Daniel Levy: What Next on Israel/Gaza? Why Should Americans Care?

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daniel levy 2.jpgThis is a guest post by New America Foundation Middle East Task Force Co-Director Daniel Levy
For many people, what has happened today between Gaza and Israel may have all too familiar a ring to it – Israel warns and then retaliates to an alleged or real Palestinian escalation of violence, there is Arab condemnation and international exasperation, eventually things de-escalate but according to Israel’s timetable as the U.S. prevents effective early international mediation, and we’re back to where we started – with the addition of more blood and death (many innocent, some less so), more wounded and more shattered families.
Most of those involved, often including Israel, tend to regret things not coming to a halt sooner. The Israel Defense Forces with their modern weaponry try to pinpoint targets but invariably, predictably, and painfully there are plenty of “misses”; the Palestinians – well their weaponry is by definition more crude, they use what is available and the results are correspondingly messy and indiscriminate. Bottom line – Arabs and Jews are killing each other – so what’s new?
And why on earth would America want to be involved?
Here’s the bad news folks – America is involved, up to its eyeballs actually. Today, after Israeli air-strikes that killed over 200 Palestinians in Gaza, the Middle East is again seething with rage.
Recruiters to the most radical of causes are again cashing in. If Osama Bin Laden is indeed a cave-dweller these days then U.S. intel should be listening out for a booming echo of laughter. Demonstrations across the Arab world and contributors to the ever-proliferating Arabic language news media and blogosphere hold the U.S., and not just Israel, responsible for what happened today (and that is a position taken, for good reasons, by sensible folk, not hard-liners).
America’s allies in the region are again running for cover. America’s standing, its interests and security are all deeply affected. The U.S.-Israel relationship per se is not to blame (that is something I support), the unresolved Israeli-Palestinian conflict is – and thankfully we can do something about that.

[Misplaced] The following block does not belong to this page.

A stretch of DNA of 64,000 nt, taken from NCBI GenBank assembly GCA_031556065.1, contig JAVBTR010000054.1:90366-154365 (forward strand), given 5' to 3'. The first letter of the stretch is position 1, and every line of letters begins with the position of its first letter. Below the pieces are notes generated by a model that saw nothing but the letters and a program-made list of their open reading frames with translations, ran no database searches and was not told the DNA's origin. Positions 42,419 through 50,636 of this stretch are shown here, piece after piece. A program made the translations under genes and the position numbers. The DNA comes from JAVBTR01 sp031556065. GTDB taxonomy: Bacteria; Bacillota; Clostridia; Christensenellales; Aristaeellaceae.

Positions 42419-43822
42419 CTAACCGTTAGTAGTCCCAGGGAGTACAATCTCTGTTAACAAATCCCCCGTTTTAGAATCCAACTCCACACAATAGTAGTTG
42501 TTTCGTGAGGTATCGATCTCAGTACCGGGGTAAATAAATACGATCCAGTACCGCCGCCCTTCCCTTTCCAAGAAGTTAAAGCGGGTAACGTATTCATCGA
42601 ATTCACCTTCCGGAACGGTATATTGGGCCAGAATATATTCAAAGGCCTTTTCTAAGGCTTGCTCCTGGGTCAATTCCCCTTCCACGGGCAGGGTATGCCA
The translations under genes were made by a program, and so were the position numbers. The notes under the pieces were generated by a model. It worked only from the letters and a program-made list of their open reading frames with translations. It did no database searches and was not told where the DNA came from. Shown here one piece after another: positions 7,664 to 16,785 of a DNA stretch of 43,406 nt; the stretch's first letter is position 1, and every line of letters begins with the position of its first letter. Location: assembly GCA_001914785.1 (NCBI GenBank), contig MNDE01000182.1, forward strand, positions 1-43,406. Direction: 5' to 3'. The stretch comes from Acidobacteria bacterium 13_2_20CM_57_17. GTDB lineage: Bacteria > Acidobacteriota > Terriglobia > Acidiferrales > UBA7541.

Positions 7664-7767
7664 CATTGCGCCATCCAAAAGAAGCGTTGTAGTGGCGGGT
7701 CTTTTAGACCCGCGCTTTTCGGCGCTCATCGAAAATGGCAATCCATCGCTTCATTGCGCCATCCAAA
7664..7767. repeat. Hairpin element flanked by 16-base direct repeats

Why did today’s events occur?
The list of causes is a long one and of course depends who you are asking. Here are five of the most salient factors as I see them:

(1) Never forget the basics – the core issue is still an unresolved conflict about ending an occupation and establishing an independent Palestinian state – everything has to start from here to be serious (this is true also for Hamas who continue to heavily hint that they will accept the 1967 borders).
(2) The immediate backdrop begins with the Israeli disengagement from Gaza of summer 2005, ostensibly a good move, except one that left more issues open than it resolved. It was a unilateral initiative, so there was no coordinating the ‘what happens next’ with the Palestinians. Gaza was closed off to the world, the West Bank remained under occupation and what had the potential to be a constructive move towards peace became a source of new tensions – something many of us pointed out at the time (supporting withdrawal from Gaza, opposing how it was done).
(3) U.S., Israeli and international policy towards Hamas has greatly exacerbated the situation. Hamas participated in and won democratic elections to the Palestinian Legislative Council in January 2006. Rather than test the Hamas capacity to govern responsibly and nurture Hamas further into the political arena and away from armed struggle, the U.S.-led international response was to hermetically seal-off Hamas, besiege Gaza, work to undemocratically overthrow the Hamas government and thereby allow Hamas to credibly claim that a hypocritical standard was being applied to the American democracy agenda.
American, Israeli and Quartet policy towards Hamas has been a litany of largely unforced errors and missed opportunities. Hamas poses a serious policy challenge and direct early U.S. or Israeli engagement let alone financial support was certainly not the way forward, but in testing Hamas, a division of labor within the Quartet would have made sense (European and U.N. engagement, for instance, should have been encouraged, not the opposite).
Every wrong turn was taken – Hamas were seen through the GWOT prism not as a liberation struggle, when the Saudi’s delivered a Palestinian National Unity Government in March 2007 the U.S. worked to unravel it, Palestinian reconciliation is still vetoed which encourages the least credible trends within Fatah, and unbelievably Egypt is given an exclusive mediation role with Hamas (Egypt naturally sees the Hamas issue first through its own domestic prism of concern at the growth of the Muslim Brothers, progress is often held hostage to ongoing Hamas-Egypt squabbles).
(4) Failure to build on the ceasefire. Israel is of course duty bound to defend and protect its citizens, so as the intensity of rocket fire in 2007-8 increased, Israel stepped up its actions against Gaza. But there was never much Israeli military or government enthusiasm for a full-scale conflict or ground invasion and eventually a practical working solution was found when both sides agreed to a six-month ceasefire on June 19th 2008. Neither side loved it. Both drew just enough benefit to keep going. That equation though was always delicately balanced.